Human perfection is not therefore a matter of arriving at a final form, but only arriving at the final form of infinite growth. Once we have made that one easy choice, have truly made it, the rest follows forever. Perfection is easy. It was not a matter of leaping impossibly to the brightest ideal our imagination is capable of: that imaginative speculation is utterly determined by our needs and frustrations. What we imagine as the best of all possible worlds never could be, if achieved. Perfection is imminent. The choice is in choosing to close the circle, thus no longer being a mere angel, a mere good Christian, good Buddhist, good American, part of some larger mind, but not something in himself. He must effectively close off his own independence. The one great threat, they call it “Being Saved” is to separate your conscious mind from your necessary self, to divorce freedom from necessity to end suffering. They sell their soul to get to heaven. This quasi divorce between mind and necessity, which is called “coming to life,” or “conception,” when our necessity and freedom broke apart, when our need and mind broke in two, is when we ceased to exist as all nonliving things exist, in a state of eternal bliss. We came to life, and want and satisfaction were separated. That separation is the incompleteness of the circle, or perfecting the circle into a spiral, a cycle, an eternal growth. If death is eternal bliss, then life is eternal growth; and growth is a cycle of suffering and satisfaction. This distinction between growth and pleasure makes the basic choice of life, a choice we mythically call “the kiss of Ama,” when the Goddess kisses our brow and we are made to choose between angel and god, a choice between growth and pleasure. Different religions would use different terms, but mean the same thing by them.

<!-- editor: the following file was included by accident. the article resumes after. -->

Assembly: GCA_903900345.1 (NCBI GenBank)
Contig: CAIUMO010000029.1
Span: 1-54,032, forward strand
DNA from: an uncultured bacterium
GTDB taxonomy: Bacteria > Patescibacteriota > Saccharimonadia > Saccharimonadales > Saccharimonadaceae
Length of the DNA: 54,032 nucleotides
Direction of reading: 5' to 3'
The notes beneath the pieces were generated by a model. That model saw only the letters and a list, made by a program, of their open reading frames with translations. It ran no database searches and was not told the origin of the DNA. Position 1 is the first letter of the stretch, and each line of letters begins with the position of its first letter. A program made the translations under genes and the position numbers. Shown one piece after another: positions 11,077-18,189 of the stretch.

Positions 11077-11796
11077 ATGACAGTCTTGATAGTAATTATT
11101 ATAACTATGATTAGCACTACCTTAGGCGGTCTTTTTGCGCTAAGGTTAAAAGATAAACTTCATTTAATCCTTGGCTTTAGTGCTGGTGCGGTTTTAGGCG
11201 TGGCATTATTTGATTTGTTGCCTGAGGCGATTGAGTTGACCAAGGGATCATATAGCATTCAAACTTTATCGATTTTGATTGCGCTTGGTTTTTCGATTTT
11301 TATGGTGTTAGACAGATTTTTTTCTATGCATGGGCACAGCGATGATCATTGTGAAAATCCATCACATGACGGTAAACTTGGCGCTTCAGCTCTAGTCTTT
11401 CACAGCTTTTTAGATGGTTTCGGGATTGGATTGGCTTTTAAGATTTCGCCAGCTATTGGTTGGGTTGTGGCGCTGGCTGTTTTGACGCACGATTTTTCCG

These events happen within and through the ordinary choices we make each day. To merely imagine a thing is to commit it. All we do builds into our brains, and though our brains decay, the ideas they create endure for both the self and for mankind. Imagining a crime is committing it. We enjoyed the idea and are implicated by pleasure, and hence by guilt. Love is crime. A true act of love, its inception, is to upset the status quo, the power system. This daily dalliance is rife with life and implications. This divided attention makes up daily life – we commit ourselves to a dozen spheres in all we do. Shared pleasure, laughing at an obscene joke, having taken pleasure in it, you did it, you are implicated. The lurid allures us. All which resonates with us shares a world with us. In all we create we create a heaven for ourselves, and live in it now, and how we live in it now determines in part how we will live in it henceforth.